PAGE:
Title: Chivalry 2
Developer: Torn Banner Studios
Publisher: Torn Banner Studios / Tripwire Presents
Platforms: PS5, Xbox Series X, PS4 (reviewed on), Xbox One, PC
Release Date: June 8, 2021
Chivalry 2 is a really well-made game with very little substance to it. The graphics are great and the gameplay is smooth although flawed. But it’s overall a common online experience. This game’s potential is vast and has amazing connectivity even in larger player game types.
Chivalry 2 has the potential to be a lot of fun, with game modes involving burning and pillaging a village, sieging a castle and killing the Duke, and even rescuing members of your army. The issue with game modes on vast battlefields is that the objectives don’t matter cause it’s hard to hold them.
These could be fun, but they are marred by the fact that in most matches your team is only worried about getting the most kills (as of the time of this review no way to go to strictly deathmatch in team-based game modes). Combining these with the fact all of the maps are kind of just flat land with some bridges and the occasional siege machine leads to Chivalry 2 feeling quite a bit more like battle royale (especially in the 64 player game types) than I would care for. There are cool things like trap doors to drop them instead of fighting.
Chivalry 2 is sold as a first-person fighting game, and as a huge fan of fighting games I was intrigued by this. Overall, the game’s combat is pretty quick and easy to learn but really hard to master the timing of when to use all of the techniques.
Defensively you can choose between a block, riposte (which lets you block as you counter-attack) or the simple counter which creates an opening while swinging back. Offensively you have your basic swing, which has a nifty mechanic where you can increase the speed by turning your head toward the opponent; a stab, which is exactly that; and the overhead, which is the most powerful attack against guards. All of your attacks can be charged to help break guards, shields or give that extra punch of damage. You can always pick the archer class, which allows you to keep your distance but you’re at a huge disadvantage up close to only being able to use a sidearm. The tricky thing on the battlefield is that the only way to block arrows is with a shield, which at times can prove frustrating when you’re about to get that final blow and all of a sudden a crossbow takes you out.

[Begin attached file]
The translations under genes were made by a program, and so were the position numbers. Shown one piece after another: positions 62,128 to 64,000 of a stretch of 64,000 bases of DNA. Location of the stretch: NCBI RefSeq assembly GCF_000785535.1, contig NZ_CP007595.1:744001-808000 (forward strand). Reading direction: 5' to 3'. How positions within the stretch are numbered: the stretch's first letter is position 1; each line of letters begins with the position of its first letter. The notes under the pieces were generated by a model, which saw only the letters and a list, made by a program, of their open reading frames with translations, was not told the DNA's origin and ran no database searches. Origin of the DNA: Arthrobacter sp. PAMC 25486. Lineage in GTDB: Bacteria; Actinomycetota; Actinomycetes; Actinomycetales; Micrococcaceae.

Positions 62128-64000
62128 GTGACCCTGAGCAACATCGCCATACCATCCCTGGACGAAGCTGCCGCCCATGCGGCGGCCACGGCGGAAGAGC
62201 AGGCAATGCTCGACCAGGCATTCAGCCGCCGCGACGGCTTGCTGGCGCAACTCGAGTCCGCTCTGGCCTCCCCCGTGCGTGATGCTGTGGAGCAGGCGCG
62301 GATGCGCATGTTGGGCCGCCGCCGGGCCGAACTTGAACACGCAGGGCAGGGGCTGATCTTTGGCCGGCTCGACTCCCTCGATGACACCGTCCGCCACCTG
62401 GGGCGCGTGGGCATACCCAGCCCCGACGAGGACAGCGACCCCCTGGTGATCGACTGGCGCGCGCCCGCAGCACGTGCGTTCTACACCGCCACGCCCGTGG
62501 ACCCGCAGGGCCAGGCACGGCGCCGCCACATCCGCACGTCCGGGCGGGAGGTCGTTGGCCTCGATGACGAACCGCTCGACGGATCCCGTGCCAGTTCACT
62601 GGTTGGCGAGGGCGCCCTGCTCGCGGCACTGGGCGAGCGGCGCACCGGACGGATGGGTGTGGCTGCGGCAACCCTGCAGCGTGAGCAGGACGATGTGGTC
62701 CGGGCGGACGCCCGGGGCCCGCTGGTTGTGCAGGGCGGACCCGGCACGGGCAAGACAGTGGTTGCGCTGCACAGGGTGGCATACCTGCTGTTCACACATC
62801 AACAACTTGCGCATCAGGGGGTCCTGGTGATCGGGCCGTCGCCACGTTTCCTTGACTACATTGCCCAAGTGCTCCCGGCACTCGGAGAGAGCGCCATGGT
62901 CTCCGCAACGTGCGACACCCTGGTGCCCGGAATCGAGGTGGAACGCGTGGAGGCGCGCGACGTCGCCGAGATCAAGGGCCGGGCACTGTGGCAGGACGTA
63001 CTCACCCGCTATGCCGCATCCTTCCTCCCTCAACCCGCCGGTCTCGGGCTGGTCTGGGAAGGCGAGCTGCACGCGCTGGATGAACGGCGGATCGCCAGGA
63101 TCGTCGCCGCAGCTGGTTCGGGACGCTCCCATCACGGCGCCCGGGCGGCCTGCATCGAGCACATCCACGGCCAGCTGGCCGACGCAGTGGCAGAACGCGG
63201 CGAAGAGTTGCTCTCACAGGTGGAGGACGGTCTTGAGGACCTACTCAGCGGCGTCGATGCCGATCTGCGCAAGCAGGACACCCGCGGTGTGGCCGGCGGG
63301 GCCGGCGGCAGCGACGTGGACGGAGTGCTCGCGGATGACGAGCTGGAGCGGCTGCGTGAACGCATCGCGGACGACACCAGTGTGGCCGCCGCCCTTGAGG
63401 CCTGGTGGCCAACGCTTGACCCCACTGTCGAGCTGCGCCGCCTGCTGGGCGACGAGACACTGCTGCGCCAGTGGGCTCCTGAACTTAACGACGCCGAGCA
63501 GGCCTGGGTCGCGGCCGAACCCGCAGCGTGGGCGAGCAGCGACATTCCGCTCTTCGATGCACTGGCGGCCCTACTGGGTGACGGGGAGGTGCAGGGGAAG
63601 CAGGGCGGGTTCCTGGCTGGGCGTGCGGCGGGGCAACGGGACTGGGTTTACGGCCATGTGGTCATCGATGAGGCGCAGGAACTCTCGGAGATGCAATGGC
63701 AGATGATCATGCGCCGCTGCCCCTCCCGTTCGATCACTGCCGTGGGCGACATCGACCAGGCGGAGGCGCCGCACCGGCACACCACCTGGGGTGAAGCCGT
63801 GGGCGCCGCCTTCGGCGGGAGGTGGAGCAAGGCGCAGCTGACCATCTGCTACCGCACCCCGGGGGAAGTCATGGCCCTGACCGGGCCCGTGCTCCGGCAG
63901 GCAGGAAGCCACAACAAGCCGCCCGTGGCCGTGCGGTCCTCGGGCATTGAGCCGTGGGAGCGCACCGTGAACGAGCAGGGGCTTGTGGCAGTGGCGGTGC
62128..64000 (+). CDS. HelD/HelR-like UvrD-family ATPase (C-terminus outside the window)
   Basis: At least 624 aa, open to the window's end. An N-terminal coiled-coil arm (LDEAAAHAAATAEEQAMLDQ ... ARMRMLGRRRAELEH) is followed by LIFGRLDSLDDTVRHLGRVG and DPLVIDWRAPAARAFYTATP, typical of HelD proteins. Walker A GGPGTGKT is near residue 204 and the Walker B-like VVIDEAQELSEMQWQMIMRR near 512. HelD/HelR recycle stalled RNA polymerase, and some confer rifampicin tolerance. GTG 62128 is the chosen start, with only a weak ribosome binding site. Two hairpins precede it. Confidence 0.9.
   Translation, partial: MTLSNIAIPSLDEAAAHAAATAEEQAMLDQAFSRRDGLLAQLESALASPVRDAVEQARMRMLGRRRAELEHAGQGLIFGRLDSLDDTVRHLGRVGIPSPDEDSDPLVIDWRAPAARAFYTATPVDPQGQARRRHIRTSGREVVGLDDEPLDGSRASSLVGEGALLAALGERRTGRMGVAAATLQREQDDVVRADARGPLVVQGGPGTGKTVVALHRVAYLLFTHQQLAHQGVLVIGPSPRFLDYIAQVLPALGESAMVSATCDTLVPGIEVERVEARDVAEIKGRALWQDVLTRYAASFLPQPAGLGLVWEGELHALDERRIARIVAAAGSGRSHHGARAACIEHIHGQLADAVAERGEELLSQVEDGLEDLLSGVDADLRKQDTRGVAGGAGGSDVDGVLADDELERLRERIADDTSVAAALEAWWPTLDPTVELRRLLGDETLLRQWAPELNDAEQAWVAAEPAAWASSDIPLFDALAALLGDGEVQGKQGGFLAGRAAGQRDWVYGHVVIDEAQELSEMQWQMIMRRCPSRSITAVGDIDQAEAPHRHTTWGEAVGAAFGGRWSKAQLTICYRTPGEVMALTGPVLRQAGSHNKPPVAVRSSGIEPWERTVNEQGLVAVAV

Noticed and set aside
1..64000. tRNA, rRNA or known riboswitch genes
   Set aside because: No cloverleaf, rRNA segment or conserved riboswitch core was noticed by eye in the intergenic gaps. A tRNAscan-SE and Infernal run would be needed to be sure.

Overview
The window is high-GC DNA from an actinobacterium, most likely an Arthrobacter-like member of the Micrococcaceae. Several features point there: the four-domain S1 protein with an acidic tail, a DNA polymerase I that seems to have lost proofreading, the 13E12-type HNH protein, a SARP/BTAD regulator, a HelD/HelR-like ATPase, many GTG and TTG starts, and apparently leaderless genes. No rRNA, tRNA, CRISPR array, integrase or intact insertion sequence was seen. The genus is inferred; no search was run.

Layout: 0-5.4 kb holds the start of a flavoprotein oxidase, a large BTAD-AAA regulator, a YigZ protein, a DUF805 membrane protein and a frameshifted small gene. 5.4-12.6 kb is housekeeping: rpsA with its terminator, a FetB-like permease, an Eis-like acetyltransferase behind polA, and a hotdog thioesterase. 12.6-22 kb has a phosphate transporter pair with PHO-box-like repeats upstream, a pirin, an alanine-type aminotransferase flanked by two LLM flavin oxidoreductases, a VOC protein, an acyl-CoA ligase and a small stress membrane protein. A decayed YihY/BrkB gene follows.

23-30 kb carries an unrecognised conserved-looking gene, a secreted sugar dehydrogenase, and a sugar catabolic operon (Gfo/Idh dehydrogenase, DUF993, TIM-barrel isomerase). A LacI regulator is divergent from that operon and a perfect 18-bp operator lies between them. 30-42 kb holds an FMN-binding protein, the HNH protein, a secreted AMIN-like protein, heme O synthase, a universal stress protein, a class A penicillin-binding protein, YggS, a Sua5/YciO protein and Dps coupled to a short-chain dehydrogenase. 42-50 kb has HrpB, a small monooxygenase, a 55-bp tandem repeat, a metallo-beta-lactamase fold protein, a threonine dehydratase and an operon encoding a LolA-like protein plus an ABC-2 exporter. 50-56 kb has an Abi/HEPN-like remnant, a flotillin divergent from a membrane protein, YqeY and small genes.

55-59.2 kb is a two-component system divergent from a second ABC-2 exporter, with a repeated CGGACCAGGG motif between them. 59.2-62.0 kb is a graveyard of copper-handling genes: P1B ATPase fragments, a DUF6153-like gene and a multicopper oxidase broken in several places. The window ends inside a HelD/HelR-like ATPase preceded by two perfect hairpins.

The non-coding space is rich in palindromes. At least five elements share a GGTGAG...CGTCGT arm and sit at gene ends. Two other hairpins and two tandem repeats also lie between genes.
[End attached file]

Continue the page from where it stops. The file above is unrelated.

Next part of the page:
While Chivalry 2 is a great attempt at creating a first-person fighting/hack-and-slash game, I can’t help but feel it’s a bit lacking. It has stellar combat with good ideas held back by the fact it’s limited by its inability to feel like a strong sword fight. There is also a class system similar to the Battlefield series. So as you gain levels with say a knight you get new weapons, like war hammers, axes, and the like. A really cool thing is that the pacing is accurate as it is rather slow and cumbersome as you’d imagine you would feel in plate mail and full knight’s armor.
Chivalry 2 is a lot of fun but the lack of options if you have a bad team against an enemy that sticks together hinders some of the experience. It’s hard to have a sword duel and test your mettle when someone snipes you with a bow or comes up from behind or the side of you and just mercs you. This was a problem in For Honor as well but it wasn’t so prevalent in that. I recommend this if you have a friend to play with who will have your back and you have the time to practice the techniques together. In closing, if you’re looking for a great sword fighting game to play alone this isn’t it.
All of this leads to gaining coins to get armor to customize your character which most of it is the same until you gain several levels. You eventually can look like a white knight or something a little more legendary, which makes senes because no one starts as such. These coins can also be purchased as a microtransaction currency to get what you want.
A copy of this game was provided to App Trigger for the purpose of this review. All scores are ranked out of 10, with .5 increments. Click here to learn more about our Review Policy.